I was fortunate to grow up in a home where all of Longacre's principles found some expression, but now that I am an adult, I find Longacre's book to be both inspiring and humbling. I like to think of myself as a thrifty, nurturing nonconformist, but I spend more time than I care to admit thinking about the next thing I want to buy, or trying to find room in my closet for yet another cute dress. It is painful but important to realize how often my habits fall short of my ideals. I might be a quick study with pasta, but I'm not such a wunderkind when it comes to culling my possessions or making wise purchases.
 For all her sternness, however, Longacre doesn't want anyone to dwell in guilt. Rather, her books call for repentance and action; they are about living more, after all. As I continue to learn how to establish a wise home economy, I'm pondering the paradox of more-with-less. More attention to my work, fewer visits to facebook. More prayer, less online shopping. More sleep, fewer resume-boosting activities. More shared meals, fewer snacks. More savoring a cup of tea, less gulping through mug after mug. More creative visions for the future, fewer escapist daydreams.
I'm still thinking about practical ways this paradox should shape the ways I use my time, energy, and resources, especially as I share a household with Grant and Jenn. Who knew that home ec could become a spiritual discipline?

What are your thoughts on "home economics"? What do you think of Longacre's five principles for living more with less? Can you think of some examples of the more-with-less paradox?

Tuesday, August 9, 2011

In Praise of Harry Potter

More than a decade ago, I became a reluctant reader of Harry Potter. I was never worried about the supposedly diabolic effects of stories featuring "white magic" -- after all, on that charge, Narnia and Middle Earth should be pitched out as much as J.K. Rowling's world.  Rather, at the age of fourteen I was vehemently opposed to anything that seemed popular, and the Potter books were gaining enthusiastic fans quickly. Fortunately, a determined friend read the first chapter to me over the phone (and this in the days when someone actually had to pay for long-distance calls!), convincing me that the story was worth following.

Though I have said (surprisingly) little about literature on this blog, books and stories have always been part of my understanding of home, community, relationships, and all the other things I began this blog in order to explore.  Some of my earliest memories of home involve my parents reading to me, and I have chosen to pursue a PhD in literature because I believe that stories matter in our lifelong, faltering attempts to become fully human (The Gospel is a story, not an argument, after all). At its best, literature at has the power to disorient and reestablish, undermine and affirm, create good desires, instruct and delight.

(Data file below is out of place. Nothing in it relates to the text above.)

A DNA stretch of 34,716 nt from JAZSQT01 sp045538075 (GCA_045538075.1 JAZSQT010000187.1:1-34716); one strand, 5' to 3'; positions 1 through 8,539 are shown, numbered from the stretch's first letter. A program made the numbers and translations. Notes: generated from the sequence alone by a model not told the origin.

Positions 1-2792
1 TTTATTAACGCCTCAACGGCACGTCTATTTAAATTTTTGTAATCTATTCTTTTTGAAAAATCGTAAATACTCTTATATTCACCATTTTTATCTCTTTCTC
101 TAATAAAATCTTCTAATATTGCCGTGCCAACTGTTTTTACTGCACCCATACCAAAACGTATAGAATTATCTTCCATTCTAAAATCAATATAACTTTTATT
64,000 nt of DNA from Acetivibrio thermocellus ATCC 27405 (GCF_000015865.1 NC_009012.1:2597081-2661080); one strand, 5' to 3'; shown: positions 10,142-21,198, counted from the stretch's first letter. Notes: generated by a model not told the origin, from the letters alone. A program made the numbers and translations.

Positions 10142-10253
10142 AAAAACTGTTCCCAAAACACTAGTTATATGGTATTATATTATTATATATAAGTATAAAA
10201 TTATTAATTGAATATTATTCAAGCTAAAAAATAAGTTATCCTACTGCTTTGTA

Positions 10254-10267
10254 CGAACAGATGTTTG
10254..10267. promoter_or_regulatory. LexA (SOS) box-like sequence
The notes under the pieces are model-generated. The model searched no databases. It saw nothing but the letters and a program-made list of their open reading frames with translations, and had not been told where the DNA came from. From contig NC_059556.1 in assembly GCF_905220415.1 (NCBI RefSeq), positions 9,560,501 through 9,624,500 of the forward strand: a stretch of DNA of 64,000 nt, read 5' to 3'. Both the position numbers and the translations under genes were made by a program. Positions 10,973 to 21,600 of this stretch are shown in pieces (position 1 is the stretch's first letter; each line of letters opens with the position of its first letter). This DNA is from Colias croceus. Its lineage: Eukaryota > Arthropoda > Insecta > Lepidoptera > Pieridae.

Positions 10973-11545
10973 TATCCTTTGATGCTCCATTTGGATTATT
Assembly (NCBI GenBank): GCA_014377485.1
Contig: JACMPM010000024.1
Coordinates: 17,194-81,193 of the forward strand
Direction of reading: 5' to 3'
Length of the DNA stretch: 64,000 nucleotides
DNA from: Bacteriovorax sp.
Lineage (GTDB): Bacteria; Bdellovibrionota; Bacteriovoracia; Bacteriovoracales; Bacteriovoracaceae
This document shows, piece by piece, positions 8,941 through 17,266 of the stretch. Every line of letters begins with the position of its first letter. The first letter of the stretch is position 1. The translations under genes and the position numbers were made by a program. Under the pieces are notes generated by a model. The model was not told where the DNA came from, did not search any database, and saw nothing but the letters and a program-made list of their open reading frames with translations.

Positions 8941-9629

Last week, as I reread the final book in the Harry Potter series, then watched the final film, I was particularly moved by two extraordinary virtues of these stories.  One is personal, the other general.  
First, the books demonstrate that stories create communities. The Potter books were one of the first things that made me feel a part of my own generation, rather than alienated from it. I loved to read long before Rowling published her first book, but until high school, I believed my interests should be entirely my own. This wasn't only because my thirteen-year-old peers weren't swooning over William Blake as I was, but because I felt that sharing something cheapened it. Having one or two friends was fine, but I wanted secret, special, and unique interests.  With the Potter books, however, my pride in precocious and hidden knowledge gave way to delight--delight too strong to be weakened by the fact that I shared it with millions of other people. Indeed, like many of my peers, I feel a kind of communal ownership of the Harry Potter saga. The first book was published in the US when I was fourteen, and now the last film has premiered when I am twenty-seven.  As the books were published, I was often only a few years older than the characters themselves, and according to the internal chronology of the series, Harry Potter and his friends were born in 1979/1980, making them all about four years older than I am.  I wouldn't say that Harry Potter defined my generation, but the stories--both in print and on screen--have certainly been companions for those of us who came of age since the late 1990s. As I watched the final Deathly Hallows movie, I thought about all the friends I've enjoyed sharing the books and films with.  I remembered seeing past films with friends from high school, college, and graduate school. I remembered Will reading that first chapter to me on the phone, and the letters I have shared with Emily, Julianna, Dave and Mandy. This year, I watched the film with one of the families from my recent China trip, glad to witness one more beautiful and powerful story with them.